Meat: give any of these, rather than going down the only turkey/lamb for 6 months route.
    Wheat: leave until the suggested 1 year point. Does this mean forgoing pasta/bread altogether as even corn is on the 12 month list too? Or do you think I can give corn pasta a go as wheat is the evil one here?!
    Dairy & Eggs: Leave until 1 year also. BUT… and here’s the big question for me… does that mean if a recipe has eggs or butter in it (or milk, yogurt etc) you can’t have it or does it just mean in it’s pure form???? This writes off loads of recipes, i.e the veggie rosti cakes, the hummus (if tahini swapped for yogurt). Etc etc. If a recipe needs an egg to bind it is it a no-no?
    Nuts: leave until the suggested 24 months.
    Seeds: Yes, seeds??? No hummus? No pesto? NOOOOOOOOOO! Surely seeds can’t be as bad as nuts can they? Show me the evidence!
    So, does anyone know how this sounds as a plan? Too laid back given the touch of eczema, hayfever? If I trigger an allergy by giving Button-nose something too early, will she have the allergy for life? Perhaps I should stick rigidly to the schedule… but it sounds DULL!
    Anyway, hope someone can help. Looking forward to a reply.
    Loubylou & Button-nose

  18. Anonymous says:

    Oh gosh, this is one of those difficult ones at the moment as guidlines are being thrown in the air, plus there's all the BLW theories on allergy that make it all difficult to know what to.
    They're now saying that early exposure helps them to desensitise to the allergens – totally the opposite of the old advice! I have asked about this and no one knows how to take it.
    BLW babies seem to do better with the allergy thing because they can sift their own foods.
    At the end of the day, you have to do what you feel comfortable with because there doesn't seem to be any definates about it at the moment.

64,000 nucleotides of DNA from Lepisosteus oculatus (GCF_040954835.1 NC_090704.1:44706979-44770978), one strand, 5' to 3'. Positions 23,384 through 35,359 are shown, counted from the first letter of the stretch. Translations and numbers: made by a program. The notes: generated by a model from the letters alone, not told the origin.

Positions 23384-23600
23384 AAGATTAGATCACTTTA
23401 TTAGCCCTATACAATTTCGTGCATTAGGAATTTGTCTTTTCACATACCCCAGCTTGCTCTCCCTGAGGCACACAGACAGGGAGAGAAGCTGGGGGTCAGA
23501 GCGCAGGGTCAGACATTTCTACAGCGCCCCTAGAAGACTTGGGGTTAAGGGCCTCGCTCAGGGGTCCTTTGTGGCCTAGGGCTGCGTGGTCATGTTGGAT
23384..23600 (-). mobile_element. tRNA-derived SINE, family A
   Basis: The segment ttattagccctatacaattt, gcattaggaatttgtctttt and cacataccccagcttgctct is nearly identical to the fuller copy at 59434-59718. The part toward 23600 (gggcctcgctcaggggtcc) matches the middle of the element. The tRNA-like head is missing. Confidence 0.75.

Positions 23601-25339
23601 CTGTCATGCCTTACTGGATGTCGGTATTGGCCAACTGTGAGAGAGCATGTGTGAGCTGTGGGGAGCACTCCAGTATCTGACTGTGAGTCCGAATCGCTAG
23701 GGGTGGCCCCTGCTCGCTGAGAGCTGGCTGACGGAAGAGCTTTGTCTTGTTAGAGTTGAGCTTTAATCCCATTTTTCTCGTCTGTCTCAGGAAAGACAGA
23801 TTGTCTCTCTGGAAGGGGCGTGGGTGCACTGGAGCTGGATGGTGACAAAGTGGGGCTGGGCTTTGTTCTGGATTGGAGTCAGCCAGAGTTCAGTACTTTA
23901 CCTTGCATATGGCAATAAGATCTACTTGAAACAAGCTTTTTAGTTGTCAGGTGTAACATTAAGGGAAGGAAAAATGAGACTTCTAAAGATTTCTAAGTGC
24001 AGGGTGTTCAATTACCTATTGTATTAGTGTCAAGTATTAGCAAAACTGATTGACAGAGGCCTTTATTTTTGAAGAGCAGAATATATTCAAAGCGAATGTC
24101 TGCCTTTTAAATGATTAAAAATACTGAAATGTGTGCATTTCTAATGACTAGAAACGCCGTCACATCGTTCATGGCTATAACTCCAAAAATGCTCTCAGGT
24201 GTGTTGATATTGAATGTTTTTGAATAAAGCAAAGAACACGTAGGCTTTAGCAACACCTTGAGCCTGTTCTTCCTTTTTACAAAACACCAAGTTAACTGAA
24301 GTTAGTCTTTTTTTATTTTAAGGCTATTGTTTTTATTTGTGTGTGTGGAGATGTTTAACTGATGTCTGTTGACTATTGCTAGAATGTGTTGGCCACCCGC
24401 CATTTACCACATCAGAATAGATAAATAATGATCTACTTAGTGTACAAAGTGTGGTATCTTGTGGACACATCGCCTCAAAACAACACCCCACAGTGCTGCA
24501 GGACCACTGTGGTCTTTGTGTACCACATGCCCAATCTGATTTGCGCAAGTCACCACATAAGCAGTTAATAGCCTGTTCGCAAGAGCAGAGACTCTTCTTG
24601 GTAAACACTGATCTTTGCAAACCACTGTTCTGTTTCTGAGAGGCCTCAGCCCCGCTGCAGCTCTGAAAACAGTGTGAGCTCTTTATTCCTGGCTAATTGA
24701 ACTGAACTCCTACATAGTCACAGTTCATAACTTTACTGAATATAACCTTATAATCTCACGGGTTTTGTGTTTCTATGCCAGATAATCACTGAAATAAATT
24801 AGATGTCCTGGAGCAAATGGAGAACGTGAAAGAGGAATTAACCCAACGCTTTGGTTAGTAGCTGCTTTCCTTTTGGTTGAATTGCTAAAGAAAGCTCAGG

Personally I haven't missed anything out, she gets what we're having – mainly because no one talked to me about weaning, so I got on with it. If you want to have a look at some ideas of what Tink (and other babies) are eating, this link is to my mommyteam on babyfit and a thread where we list what our baby has eaten today. Our team is not as good as this board, but it's a nice little group!

  19. Anonymous says:

    i've lit the bat-signal for Moomin, Louby, she's the best person to speak to on this subject so hopefully she'll be along soon.

  20. Anonymous says:

    I have coeliac disease, eczema, asthma and my mum has totally minging eczema and hayfever so this is close to my heart. I phased in the major allergens such as wheat, milk, citrus and eggs, but otherwise went straight on with things. Gluten was the last to go in at 11 months, but it can be very restrictive and there is no good evidence that delaying anything past 6 months (unless there is a strong family history of a specific food allergy), does any good.
    It is tricky, but I felt the advantage of DS being able to eat everything when we were out was greater than delaying introducing stuff. It also gives more nutritional range.

  21. Anonymous says:

    Here I am!
    Okay, am not expert, am mum of baby with dodgy genetics. I was also a scientist in a previous life so do trawl through papers etc… to back up my gut feelings. So:
    Fruit and veg: Give any except berries, kiwi, tomatoes and citrus. We did tomatoes at 8 months, but she avoids them (not that I entirely agree that they avoid foods they are allergic to). We did strawberries at 12 months and citrus at about 18 (because I forgot).
    Meat: I'd start with turkey and lamb, but would then introduce the others as you are eating them.